2
$\begingroup$

Suppose we want to evaluate $$\sum_{k\geq 0} \binom{n}{3k}$$ This can be done using roots of unity filters, i.e. showing the sum is equivalent to: $$\frac{(1+1)^n+(1+\omega)^n+(1+\omega^2)^n}{3}$$ where $\omega$ is a primitive 3rd root of unity. Using the fact that $1+\omega+\omega^2=0$, we can show that this is equivalent to $$\frac{2^n+(-\omega^2)^n+(-\omega)^n}{3}$$ Depending on whether $n$ is even or odd, we get that this sum is equal to either $\frac{2^n-1}{3}$ or $\frac{2^n+1}{3}$

Can we use the same trick to evaluate the following sums? $$\sum_{k\geq 0}\binom{n}{3k+1}, \sum_{k\geq 0}\binom{n}{3k+2}$$ Also, can this idea be generalized?

I would appreciate any thoughts or ideas.

$\endgroup$
  • $\begingroup$ here is one such post... $\endgroup$ – Eleven-Eleven Oct 9 '16 at 1:40
  • $\begingroup$ here is the OEIS of $\binom{n}{3k}$ $\endgroup$ – Eleven-Eleven Oct 9 '16 at 1:45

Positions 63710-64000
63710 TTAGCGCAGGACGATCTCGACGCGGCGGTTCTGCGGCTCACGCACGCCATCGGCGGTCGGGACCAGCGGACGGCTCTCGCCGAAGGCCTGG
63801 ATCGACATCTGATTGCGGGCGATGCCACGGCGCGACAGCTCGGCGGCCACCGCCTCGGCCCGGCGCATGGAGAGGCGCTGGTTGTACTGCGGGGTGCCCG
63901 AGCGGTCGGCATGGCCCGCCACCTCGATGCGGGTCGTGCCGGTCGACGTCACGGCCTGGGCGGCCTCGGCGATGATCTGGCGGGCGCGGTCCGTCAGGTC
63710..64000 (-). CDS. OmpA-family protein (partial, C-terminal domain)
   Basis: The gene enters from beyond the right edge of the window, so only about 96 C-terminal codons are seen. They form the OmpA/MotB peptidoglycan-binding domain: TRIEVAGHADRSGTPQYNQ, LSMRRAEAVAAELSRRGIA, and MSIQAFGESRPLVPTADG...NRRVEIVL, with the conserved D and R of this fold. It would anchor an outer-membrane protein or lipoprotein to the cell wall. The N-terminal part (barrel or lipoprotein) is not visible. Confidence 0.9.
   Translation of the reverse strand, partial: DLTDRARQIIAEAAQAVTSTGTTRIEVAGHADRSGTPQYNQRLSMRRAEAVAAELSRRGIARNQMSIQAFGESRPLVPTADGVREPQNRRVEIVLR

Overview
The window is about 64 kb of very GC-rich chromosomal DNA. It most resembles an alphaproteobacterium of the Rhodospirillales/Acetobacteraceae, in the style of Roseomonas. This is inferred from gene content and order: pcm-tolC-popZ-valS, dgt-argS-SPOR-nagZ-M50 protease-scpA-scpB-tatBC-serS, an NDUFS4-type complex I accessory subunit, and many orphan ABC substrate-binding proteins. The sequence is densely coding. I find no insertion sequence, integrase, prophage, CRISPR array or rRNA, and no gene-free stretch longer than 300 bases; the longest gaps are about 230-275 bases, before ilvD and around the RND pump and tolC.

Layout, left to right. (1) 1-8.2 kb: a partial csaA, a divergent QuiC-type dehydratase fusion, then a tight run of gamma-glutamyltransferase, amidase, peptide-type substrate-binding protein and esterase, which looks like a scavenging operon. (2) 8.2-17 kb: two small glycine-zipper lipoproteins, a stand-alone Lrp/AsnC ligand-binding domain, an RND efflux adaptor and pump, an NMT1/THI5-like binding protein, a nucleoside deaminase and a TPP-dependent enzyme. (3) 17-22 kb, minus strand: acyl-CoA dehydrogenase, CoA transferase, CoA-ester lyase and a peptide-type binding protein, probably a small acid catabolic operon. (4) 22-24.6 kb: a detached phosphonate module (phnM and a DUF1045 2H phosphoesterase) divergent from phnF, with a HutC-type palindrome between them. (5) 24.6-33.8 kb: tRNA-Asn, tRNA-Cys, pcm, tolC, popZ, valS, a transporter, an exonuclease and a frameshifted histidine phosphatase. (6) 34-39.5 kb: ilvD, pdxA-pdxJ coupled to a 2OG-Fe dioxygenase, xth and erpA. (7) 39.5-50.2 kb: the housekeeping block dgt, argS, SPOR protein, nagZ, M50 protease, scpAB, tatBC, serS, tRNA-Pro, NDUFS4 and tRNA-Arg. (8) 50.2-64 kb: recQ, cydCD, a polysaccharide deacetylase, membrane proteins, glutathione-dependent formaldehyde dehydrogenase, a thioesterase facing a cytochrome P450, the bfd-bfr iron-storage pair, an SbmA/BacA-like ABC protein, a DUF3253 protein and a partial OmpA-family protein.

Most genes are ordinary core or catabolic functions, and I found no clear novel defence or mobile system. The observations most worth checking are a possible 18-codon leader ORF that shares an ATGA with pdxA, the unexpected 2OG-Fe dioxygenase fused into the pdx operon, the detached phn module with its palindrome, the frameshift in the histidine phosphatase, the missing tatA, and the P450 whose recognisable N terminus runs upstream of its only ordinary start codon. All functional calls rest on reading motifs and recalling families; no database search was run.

5
$\begingroup$

$$\sum \binom{n}{3k+1} = \frac{1^2 (1+1)^n + \omega^2(1+\omega)^n + \omega(1+\omega^2)^n}{3}$$

Basically, apply the same approach to $f(x)=x^2(1+x)^n$.

Similarly, taking $g(x)=x(1+x)^n$ we get:

$$\sum\binom{n}{3k+2}=\frac{1(1+1)^n + \omega(1+\omega)^n + \omega^2(1+\omega^2)^n}{3}$$

You should be able to get nice formula for these, depending on $n\bmod 3$.

$\endgroup$
1
$\begingroup$

Here is Pascal's Triangle for the first $8$ rows

$$1$$ $$1, 1$$ $$1,2,1$$ $$1,3,3,1$$ $$1,4,6,4,1$$ $$1,5,10,10,5,1$$ $$1,6,15,20,15,6,1$$ $$1,7,21,35,35,21,7,1$$ Then your sequence $S_n$ of $\binom{n}{3k}$ is $\{1,1,1,2,5,11,22,43\}$

Then your sequence $\Sigma S_n$ of $\binom{n}{3k}$ (the partial sums of $S_n$) is $\{1,2,3,5,10,21,43, 86\}$

But what happens if we look at $T_n=\binom{n}{3k+1}$?

Then $T_n=\{0,1,2,3,5,10,21,43\}$

What do you notice, and can you prove a link?

Or $U_n=\binom{n}{3k+2}$?

$U_n=\{0,0,1,3,6,11,21,42\}$

Now consider $\Sigma T_n$....noticing anything??????

Hopefully you can see that $\Sigma S_n=T_{n+1}$

and then you can see that $\Sigma T_n=U_{n+1}$

and finally $\Sigma \Sigma S_n=U_{n+2}$

$\endgroup$

Your Answer

By clicking “Post Your Answer”, you agree to our terms of service, privacy policy and cookie policy

Not the answer you're looking for? Browse other questions tagged or ask your own question.